One sure thing for Tuesday’s budget: the forecasts will probably be wrong

Politicians may place a lot of weight on budget forecasts, but they’re often based on incorrect assumptions. Lukas Coch/AAP

This year’s federal budget will again illustrate the difficulty for governments in making forward estimates in uncertain economic times.

Forecasting is even more challenging when the federal budget is consistently framed in terms of a “return to surplus”. If we go back to the federal budget of May 2011, a return to surplus (of A$3.5 billion) was expected for the year ending June 30, 2013. The eventual outcome for that budget year was a deficit amounting to $18.8 billion, and the further surpluses forecast for future years in that earlier budget also failed to eventuate.

The deficit for the 2015-16 year, to be released in this week’s budget, is expected by commentators to be between something like $40 billion and $46 billion. Given the confusion caused by so many budget forecasts being made at so many different times, it’s worth revisiting the various estimates made in the original budget papers, and the Mid-Year Economic and Fiscal Outlook (MYEFO), to view the reliability of the forward estimates. Federal budgets include estimates for the ensuing budget year and forward estimates for a further three years.

The estimates of the expected budget outcome for each of the 2015-16 and 2016-17 budget years, as released at various times in the budget papers, are shown below.


The top tab shows the expected budget outcome for the 2015-16 year. While a surplus of $7.5 billion for 2015-16 was forecast in the May 2012 budget, this declined to a narrow $0.8 billion surplus by the time of the May 2013 budget. Twelve months later, the May 2014 budget revealed that the 2015-16 budget bottom line had turned into an expected deficit of $17.1 billion. This was then increased, only seven months later in the December 2014 MYEFO statement, to a deficit of $31.2 billion.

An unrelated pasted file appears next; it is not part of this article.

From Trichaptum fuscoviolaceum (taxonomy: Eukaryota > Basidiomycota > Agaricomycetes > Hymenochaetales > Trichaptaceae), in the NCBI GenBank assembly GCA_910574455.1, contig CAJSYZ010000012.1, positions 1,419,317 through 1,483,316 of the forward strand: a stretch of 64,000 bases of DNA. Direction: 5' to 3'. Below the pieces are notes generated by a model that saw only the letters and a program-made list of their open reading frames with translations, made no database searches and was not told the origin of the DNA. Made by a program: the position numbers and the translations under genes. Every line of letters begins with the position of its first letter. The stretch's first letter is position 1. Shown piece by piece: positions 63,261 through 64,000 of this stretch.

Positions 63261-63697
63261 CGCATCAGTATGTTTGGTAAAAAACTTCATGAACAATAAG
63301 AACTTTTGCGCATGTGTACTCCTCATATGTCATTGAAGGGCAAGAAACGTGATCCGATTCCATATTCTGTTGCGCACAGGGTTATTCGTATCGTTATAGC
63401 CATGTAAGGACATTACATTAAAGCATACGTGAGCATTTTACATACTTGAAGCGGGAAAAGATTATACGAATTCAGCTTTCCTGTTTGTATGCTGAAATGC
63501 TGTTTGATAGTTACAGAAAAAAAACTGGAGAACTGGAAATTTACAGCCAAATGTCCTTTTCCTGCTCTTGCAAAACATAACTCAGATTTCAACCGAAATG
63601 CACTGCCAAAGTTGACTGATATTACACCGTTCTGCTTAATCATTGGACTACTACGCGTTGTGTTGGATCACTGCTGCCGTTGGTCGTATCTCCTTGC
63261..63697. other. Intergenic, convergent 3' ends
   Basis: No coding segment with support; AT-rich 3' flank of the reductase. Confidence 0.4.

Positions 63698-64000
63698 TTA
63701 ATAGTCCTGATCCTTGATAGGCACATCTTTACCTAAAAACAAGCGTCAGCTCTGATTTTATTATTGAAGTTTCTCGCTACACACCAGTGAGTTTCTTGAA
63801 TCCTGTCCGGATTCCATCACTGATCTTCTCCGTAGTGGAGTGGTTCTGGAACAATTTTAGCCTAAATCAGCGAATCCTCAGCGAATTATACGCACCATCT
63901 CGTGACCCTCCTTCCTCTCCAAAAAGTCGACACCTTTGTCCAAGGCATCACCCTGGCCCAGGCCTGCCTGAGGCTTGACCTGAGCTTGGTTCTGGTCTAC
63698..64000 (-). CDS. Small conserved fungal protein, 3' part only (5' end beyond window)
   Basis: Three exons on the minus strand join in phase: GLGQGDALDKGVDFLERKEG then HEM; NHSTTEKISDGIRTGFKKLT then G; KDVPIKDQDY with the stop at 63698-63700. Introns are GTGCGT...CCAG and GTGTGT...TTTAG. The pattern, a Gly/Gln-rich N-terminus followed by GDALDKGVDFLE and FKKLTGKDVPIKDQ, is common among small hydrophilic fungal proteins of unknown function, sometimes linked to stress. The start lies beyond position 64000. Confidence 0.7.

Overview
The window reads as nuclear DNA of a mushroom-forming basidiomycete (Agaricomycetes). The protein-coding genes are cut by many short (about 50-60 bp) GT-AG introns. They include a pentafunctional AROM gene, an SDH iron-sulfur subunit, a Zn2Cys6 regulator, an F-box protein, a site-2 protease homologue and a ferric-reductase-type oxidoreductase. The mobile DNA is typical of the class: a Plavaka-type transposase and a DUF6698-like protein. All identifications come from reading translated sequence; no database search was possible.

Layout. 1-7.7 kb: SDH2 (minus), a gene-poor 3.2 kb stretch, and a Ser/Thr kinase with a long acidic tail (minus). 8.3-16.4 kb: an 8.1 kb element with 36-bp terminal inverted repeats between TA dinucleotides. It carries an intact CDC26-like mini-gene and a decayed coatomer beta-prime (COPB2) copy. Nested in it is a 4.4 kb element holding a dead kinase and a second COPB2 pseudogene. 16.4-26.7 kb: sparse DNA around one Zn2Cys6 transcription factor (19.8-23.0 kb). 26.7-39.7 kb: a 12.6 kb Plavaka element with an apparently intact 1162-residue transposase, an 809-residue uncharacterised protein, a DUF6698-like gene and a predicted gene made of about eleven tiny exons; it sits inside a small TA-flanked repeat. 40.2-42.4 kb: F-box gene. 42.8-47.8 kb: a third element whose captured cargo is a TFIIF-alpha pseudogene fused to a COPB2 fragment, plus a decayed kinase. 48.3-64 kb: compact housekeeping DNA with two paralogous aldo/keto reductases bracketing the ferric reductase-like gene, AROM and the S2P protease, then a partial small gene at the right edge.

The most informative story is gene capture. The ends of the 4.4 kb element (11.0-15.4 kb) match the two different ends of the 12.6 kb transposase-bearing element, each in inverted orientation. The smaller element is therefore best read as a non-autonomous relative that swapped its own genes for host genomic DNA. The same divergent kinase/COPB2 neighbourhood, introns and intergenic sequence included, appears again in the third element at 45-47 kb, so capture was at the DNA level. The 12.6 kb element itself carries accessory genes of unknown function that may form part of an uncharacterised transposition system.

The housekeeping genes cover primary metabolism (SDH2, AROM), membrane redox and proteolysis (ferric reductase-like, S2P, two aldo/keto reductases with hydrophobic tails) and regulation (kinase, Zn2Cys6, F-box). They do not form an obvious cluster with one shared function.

The same declining budgetary trend can be seen in the forward estimates for the 2016-17 budget year (the second tab). While a $6.6 billion surplus for the 2016-17 budget year was forecast in the May 2013 budget, this deteriorated to an expected deficit of $10.6 billion by the May 2014 budget. The estimate of the deficit then almost doubled to $20.8 billion only seven months later in the December 2014 MYEFO statement.

Surplus forecasts are no better

While the above figures focus on budget deficits, it’s easy to forget the relatively recent past when healthy economic conditions resulted in the underestimation of budget surpluses. With each federal budget being released in May for the ensuing financial year, the final outcome becomes known approximately 16 months later. The table below shows the difference between the originally budgeted bottom line and the actual final outcome for the 2005-06 to 2007-08 budget years.


The data shows forecasting budget results over only a one year period has been problematic.

The forecast errors are not confined only to the federal arena — they also apply in state and territory budgets. Take Victoria as an example. In its May 2014 budget, the Victorian government provided a forward estimate of a $3 billion operating surplus (net result from transactions) for the 2015-16 year. But in last week’s budget, that estimate was reduced by a sizeable 60% to an expected surplus of $1.2 billion.

In uncertain economic times, it’s clear forward estimates, certainly for anything beyond a one or two year period, can be unreliable. Forward estimates are simply that — estimates based on certain assumptions when there is considerable uncertainty as to whether those assumptions will ultimately hold.

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